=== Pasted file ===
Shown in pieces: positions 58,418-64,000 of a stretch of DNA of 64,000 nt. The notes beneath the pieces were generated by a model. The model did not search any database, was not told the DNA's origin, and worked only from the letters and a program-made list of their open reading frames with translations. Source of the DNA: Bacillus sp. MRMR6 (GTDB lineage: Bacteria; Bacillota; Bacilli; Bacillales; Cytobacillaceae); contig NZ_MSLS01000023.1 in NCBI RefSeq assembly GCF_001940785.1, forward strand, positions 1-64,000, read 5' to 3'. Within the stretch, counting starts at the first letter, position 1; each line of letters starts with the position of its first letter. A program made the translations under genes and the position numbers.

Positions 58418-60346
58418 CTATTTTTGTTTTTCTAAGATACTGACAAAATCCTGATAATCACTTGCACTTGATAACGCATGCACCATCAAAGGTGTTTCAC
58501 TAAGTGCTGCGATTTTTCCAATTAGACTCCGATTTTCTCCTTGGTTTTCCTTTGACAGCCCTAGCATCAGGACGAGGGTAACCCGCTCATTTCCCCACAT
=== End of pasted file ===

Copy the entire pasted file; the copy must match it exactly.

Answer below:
Shown in pieces: positions 58,418-64,000 of a stretch of DNA of 64,000 nt. The notes beneath the pieces were generated by a model. The model did not search any database, was not told the DNA's origin, and worked only from the letters and a program-made list of their open reading frames with translations. Source of the DNA: Bacillus sp. MRMR6 (GTDB lineage: Bacteria; Bacillota; Bacilli; Bacillales; Cytobacillaceae); contig NZ_MSLS01000023.1 in NCBI RefSeq assembly GCF_001940785.1, forward strand, positions 1-64,000, read 5' to 3'. Within the stretch, counting starts at the first letter, position 1; each line of letters starts with the position of its first letter. A program made the translations under genes and the position numbers.

Positions 58418-60346
58418 CTATTTTTGTTTTTCTAAGATACTGACAAAATCCTGATAATCACTTGCACTTGATAACGCATGCACCATCAAAGGTGTTTCAC
58501 TAAGTGCTGCGATTTTTCCAATTAGACTCCGATTTTCTCCTTGGTTTTCCTTTGACAGCCCTAGCATCAGGACGAGGGTAACCCGCTCATTTCCCCACAT